Hosted feature layer view does not inherit labels?

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09-26-2019 07:46 AM
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New Contributor III

Is it possible to have the hosted feature layer view inherit the label styles from the hosted feature layer (parent layer)? The parent layer with label classes was published from ArcGIS Pro. There are three label classes, one for each symbol class in the hosted feature layer, so I would like to retain those labels in the hosted feature layer view. I have to create new labels for the hosted feature layer view when adding it to a map, but AGOL is limited to only one style option. I have attached screenshots - left image is the hosted feature layer, right image is the view layer. Thanks. 

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Occasional Contributor III

Hi Ming,

Thank you for presenting this interesting scenario. I don't think this is possible through the ArcGIS Online UI (at least I'm not seeing where you might accomplish this), but you can accomplish this through some clever use of the ArcGIS API for Python.

You mentioned your current workflow is to publish from ArcGIS Pro and then create the view in ArcGIS Online. That is a key detail: this means that the labeling information of the original service is stored within the service definition itself and not at the item level. Indeed, if you create a view from the original service, you can even see that the same exact labeling properties are defined. The problem, however, is for some reason they are not exposed. The good news is, you can expose those dormant properties by modifying the item after the fact. 

If all this is getting a bit confusing, it may help to read this post where I explain the levels at which you can set properties on a layer: https://community.esri.com/groups/arcgis-python-api/blog/2019/04/09/updating-layer-symbology-with-th... 

  • I talk about symbology in the post, but other properties like labeling apply as well.

Okay, let me start with a very rough example I prepared for the sake of illustration. Let's suppose we publish some historic earthquake data in ArcGIS Pro and label events as follows:

  • Red for earthquakes of magnitude greater than 6
  • Blue for earthquakes of magnitude less than 6.

The published service (named eqpro) looks like this when loaded into a Web Map (the labels look terrible I know, but it's the colors we're interested in!):

 

Our starting code is like so:

import json
from arcgis import GIS
from arcgis.features import FeatureLayerCollection

conn = GIS("https://www.arcgis.com", "Hari", "Seldon")

def search_layer(conn,layer_name):
search_results = conn.content.search(layer_name, item_type='Feature Layer')
proper_index = [i for i, s in enumerate(search_results)
if '"' + layer_name + '"' in str(s)]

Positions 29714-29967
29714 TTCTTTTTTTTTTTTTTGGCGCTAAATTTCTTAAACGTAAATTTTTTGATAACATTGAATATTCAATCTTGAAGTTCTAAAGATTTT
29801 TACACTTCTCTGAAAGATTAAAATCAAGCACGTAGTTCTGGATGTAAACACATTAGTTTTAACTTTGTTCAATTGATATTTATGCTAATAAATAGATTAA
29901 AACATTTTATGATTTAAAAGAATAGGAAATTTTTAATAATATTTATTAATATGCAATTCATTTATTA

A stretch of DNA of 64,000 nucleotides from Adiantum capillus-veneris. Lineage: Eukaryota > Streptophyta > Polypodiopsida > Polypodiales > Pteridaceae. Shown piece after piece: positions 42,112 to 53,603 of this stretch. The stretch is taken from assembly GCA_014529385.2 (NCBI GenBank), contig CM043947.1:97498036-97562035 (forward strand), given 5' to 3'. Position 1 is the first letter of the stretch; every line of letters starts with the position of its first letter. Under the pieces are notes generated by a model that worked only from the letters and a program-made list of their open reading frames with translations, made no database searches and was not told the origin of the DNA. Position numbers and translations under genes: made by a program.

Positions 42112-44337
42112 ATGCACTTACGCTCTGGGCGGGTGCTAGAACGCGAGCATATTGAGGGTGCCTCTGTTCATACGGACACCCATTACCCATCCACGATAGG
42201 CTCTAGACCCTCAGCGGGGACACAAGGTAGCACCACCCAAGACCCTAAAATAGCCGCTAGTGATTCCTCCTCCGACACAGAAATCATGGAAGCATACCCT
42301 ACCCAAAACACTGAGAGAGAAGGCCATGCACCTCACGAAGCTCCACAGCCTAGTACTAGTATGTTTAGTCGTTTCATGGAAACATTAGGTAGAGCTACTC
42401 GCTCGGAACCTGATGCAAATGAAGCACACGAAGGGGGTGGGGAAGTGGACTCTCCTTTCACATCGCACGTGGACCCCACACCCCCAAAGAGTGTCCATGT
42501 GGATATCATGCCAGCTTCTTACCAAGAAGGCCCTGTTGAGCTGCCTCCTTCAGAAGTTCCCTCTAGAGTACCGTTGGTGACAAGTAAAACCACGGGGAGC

found_item = search_results[proper_index[0]]
flc = FeatureLayerCollection.fromitem(found_item)
return flc

def search_item(conn,layer_name):
search_results = conn.content.search(layer_name, item_type='*')
proper_index = [i for i, s in enumerate(search_results) if '"' + layer_name + '"' in str(s)]
found_item = search_results[proper_index[0]]
get_item = conn.content.get(found_item.id)
return get_item‍‍‍‍‍‍‍‍‍‍‍‍‍‍‍‍‍‍‍‍‍‍‍‍‍‍‍‍‍‍‍‍‍‍‍‍‍‍‍‍‍‍‍‍‍‍‍‍‍‍‍‍‍‍‍‍‍‍‍‍
  • You don't have to worry so much about the functions here. They just help us locate the content easily.

Next, we locate the eqpro service, load it as a Feature Collection object (source_flc), and create a view from the object (eqpro_view😞

source_flc = search_layer(conn, 'eqpro')
source_flc.manager.create_view(name='eqpro_view')‍‍‍‍‍‍

The created view already has those labeling properties defined at the service level. What we need to do now is expose them at the item level. So, we locate the view item and update its properties to include the ones defined in the dictionary. Here, the dictionary you'll use may differ depending on how many layers are in the service, but you can use the one shown as a rough guide. 

update = {'layers': [{'id': 0, 'showLabels': True,
'layerDefinition': {'defaultVisibility': True}}]}‍‍

view_item = search_item(conn, "eqpro_view")
item_properties = {"text": json.dumps(update)}
view_item.update(item_properties=item_properties)
‍‍‍‍‍‍‍‍‍‍‍‍‍‍‍‍‍‍‍‍

Lastly, we apply a view definition to the view to show only earthquakes of magnitude greater than 5. We do this at the service level:

view_def = {"viewDefinitionQuery" : "magnitude > 5"}
view_flc = search_layer(conn, "eqpro_view")

view_layer = view_flc.layers[0]
view_layer.manager.update_definition(view_def)‍‍‍‍‍‍‍‍‍‍‍‍‍‍‍

The final result looks like this:

Note the blue labels still exist and some of the features (which were labeled in blue) have been filtered out (black boxes added to help illustrate the latter).

Hopefully this helps. I know this is probably not the solution you had in mind, but at the very least it may be a viable alternative. If you're interested, the below posts go into more detail on how to create views with the ArcGIS API for Python:

Kind regards,

Earl

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New Contributor III

Thank you Earl for the detailed explanation and workaround for this scenario. I am a novice with ArcGIS API Python, so this will take me a little time to learn and process. Out of curiosity, why do label classes publish to AGOL for some layers but not for others? I have other hosted features that I created in a similar fashion, but the label classes did not transfer. 

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Occasional Contributor III

Hi Ming,

My apologies for the delay. I'm glad the information was helpful! I am not sure about label classes and would have to test that out. Perhaps there is a limitation for label classes someone else can expand on?

-Earl

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